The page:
Capital is Karl Marx's systematic exposition of the 'capitalist mode of production'. First published in 1867, the book has the dubious distinction of being often cited yet rarely read. That, however, has much to do with its heft, and the present Penguin Classics edition comes in at 1141 pages, although a large chunk of that is down to its scholarly bookends. Ernest Mandel, the renowned Marxist populariser, gives an illuminating yet incredibly partisan Introduction to Capital's revolutionary theories, while the book's Appendix contains Marx's 'Results of the Immediate Process of Production', an excision from Capital rediscovered in the 1930s. Both add to our understanding of Marx's work, and as Mandel has written the Penguin Classics Introductions to Volumes II and III - compiled and released by Friedrich Engels after Marx's death - there is a thankful element of continuity to the whole enterprise, albeit parti pris.
The book itself is commonly viewed as the culmination of Marx's thought, his cast-iron masterpiece. But why is it so little read? Why is it eclipsed by its slim and fiery sibling, the Communist Manifesto? Well, apart from issues of size, a lot of it has to do with the dialectical complexity of Marx's thought, which, in Capital, endlessly unpicks the tangled threads ever present in the generation of surplus-value. Where the Manifesto is quotable and concise, Capital is its ugly opposite - or so it seems. Some view the book as a sprawling and prolix expansion of the Manifesto, or at least of its main points, but it is far more patient and discerning, and less enamoured of its own rhetoric. Yet there are times when Capital cannot help but explode with angry and thunderous prose, its prophesying stance matching anything in Marx and Engels's seminal 1848 pamphlet - it just takes a while to get there.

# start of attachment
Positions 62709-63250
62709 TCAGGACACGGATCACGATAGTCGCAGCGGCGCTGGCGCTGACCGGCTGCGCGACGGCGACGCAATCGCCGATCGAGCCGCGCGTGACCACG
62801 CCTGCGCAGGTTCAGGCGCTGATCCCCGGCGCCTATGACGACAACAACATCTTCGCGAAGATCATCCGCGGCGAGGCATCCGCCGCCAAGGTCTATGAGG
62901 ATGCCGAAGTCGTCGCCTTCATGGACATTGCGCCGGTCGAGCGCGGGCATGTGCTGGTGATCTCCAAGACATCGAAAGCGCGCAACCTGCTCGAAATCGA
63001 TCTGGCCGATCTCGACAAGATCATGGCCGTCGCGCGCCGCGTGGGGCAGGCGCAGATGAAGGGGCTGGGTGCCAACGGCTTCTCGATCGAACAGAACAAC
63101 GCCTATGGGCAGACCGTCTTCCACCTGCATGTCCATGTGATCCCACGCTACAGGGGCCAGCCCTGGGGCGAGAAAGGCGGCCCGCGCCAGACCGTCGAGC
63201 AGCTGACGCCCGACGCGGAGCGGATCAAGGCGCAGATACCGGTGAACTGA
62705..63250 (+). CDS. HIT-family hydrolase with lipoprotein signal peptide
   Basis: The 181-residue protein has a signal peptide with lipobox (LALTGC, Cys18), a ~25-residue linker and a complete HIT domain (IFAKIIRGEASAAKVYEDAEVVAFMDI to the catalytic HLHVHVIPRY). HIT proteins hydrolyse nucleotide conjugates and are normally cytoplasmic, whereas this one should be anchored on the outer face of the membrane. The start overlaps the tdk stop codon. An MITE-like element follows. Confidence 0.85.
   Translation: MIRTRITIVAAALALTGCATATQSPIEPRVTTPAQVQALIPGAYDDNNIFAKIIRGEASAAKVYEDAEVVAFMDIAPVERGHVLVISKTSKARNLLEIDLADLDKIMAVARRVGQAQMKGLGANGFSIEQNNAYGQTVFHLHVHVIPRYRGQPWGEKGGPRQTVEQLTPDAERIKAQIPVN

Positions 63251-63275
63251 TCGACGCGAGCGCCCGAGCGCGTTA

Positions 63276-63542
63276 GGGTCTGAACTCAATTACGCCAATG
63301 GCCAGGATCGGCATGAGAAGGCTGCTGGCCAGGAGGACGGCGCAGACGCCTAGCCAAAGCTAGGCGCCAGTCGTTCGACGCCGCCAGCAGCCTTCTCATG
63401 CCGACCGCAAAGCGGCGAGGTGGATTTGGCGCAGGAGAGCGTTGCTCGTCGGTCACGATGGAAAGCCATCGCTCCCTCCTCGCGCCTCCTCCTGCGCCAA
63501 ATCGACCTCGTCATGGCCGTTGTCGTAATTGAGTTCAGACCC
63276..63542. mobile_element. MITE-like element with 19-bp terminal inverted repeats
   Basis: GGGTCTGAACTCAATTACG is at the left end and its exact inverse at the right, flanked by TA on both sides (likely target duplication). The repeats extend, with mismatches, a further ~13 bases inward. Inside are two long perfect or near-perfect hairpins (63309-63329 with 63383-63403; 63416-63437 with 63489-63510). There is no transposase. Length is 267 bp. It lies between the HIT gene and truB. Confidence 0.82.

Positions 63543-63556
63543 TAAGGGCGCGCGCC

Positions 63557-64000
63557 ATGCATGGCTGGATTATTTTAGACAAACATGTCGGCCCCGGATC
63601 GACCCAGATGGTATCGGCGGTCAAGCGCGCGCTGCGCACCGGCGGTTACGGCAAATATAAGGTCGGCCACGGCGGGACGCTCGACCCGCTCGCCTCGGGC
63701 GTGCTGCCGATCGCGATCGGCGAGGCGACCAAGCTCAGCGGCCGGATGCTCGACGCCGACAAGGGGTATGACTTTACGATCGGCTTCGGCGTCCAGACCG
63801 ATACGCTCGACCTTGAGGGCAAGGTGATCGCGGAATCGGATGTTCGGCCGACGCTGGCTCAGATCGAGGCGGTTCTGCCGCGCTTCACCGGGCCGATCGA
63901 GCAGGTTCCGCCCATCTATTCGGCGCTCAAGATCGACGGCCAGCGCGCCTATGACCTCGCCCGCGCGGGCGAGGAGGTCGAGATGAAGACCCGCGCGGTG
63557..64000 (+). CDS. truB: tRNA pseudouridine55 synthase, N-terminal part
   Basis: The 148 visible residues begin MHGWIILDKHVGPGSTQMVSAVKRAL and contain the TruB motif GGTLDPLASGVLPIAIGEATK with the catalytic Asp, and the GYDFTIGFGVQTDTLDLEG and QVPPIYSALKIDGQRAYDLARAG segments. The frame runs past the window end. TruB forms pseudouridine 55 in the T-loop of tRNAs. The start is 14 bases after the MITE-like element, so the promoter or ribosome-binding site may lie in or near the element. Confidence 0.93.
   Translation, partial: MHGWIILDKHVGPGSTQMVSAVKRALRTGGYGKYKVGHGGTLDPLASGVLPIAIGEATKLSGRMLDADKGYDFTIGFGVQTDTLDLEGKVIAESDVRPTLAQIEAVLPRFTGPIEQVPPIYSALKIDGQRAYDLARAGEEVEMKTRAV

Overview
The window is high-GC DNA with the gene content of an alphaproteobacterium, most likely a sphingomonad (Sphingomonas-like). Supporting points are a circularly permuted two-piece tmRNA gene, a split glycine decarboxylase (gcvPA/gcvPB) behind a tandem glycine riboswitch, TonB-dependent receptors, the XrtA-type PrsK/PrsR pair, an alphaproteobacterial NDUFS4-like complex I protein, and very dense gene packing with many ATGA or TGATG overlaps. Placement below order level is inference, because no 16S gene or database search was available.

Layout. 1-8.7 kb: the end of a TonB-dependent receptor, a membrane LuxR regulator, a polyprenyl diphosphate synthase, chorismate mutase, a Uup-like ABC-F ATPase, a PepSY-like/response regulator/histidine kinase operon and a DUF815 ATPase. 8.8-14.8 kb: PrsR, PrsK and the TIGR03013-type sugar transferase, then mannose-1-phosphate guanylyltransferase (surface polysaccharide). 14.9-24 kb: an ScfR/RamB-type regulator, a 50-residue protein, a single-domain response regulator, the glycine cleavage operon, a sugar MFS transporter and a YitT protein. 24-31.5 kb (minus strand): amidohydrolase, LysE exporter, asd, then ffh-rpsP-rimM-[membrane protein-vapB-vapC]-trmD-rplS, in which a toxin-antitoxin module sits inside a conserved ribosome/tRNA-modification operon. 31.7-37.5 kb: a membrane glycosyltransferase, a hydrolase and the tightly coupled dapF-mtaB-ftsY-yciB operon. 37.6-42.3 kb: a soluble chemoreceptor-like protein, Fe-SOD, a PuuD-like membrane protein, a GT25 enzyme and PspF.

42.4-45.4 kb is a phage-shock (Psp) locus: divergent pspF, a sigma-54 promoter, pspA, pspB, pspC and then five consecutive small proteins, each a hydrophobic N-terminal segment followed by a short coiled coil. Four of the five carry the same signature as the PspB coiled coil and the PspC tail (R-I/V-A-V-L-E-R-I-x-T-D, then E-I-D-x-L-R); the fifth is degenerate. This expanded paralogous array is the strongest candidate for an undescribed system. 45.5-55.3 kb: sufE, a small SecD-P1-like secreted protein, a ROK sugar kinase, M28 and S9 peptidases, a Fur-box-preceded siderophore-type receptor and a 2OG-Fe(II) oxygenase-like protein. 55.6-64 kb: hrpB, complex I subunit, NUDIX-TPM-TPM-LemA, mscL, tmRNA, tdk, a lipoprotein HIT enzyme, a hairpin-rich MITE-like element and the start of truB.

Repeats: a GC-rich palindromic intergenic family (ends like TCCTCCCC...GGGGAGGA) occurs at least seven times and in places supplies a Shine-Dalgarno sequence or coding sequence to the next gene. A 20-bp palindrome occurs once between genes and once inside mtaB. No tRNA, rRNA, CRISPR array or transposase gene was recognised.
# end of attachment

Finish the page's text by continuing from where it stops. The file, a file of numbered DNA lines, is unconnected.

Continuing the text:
For those of us who have read around Marx, or the works of his modern progeny (i.e. Fredric Jameson, Terry Eagleton, Slavoj Zizek et al), all the ideas regularly attached to his name are addressed to the nth degree in Capital. As such, we learn about the commodity's use-value and exchange-value, the labour theory of value, the fetishism of the commodity, base/superstructure (in a footnote), the metamorphosis of the commodity (C-M-C), the general formula for capital (M-C-M'), constant capital and variable capital, the rate of surplus-value (s/v), the rate of profit (s/C (where C = c + v)), the industrial reserve army, primitive accumulation, etc, etc. To give even a brief overview of these theories would increase the size of this review tenfold. Rest assured, though, that while the formulae look alarming, Marx's painstaking analyses make them clear, and he gives numerous examples to substantiate his findings. Whether they are persuasive is for each reader to decide, but before they do so, they must patiently reapply Marx's ideas to the contemporary world, turning them this way and that, uncovering their relevance and teasing out their dialectical nuances. It is a revelatory experience, even if you don't wholeheartedly agree with the views being expounded.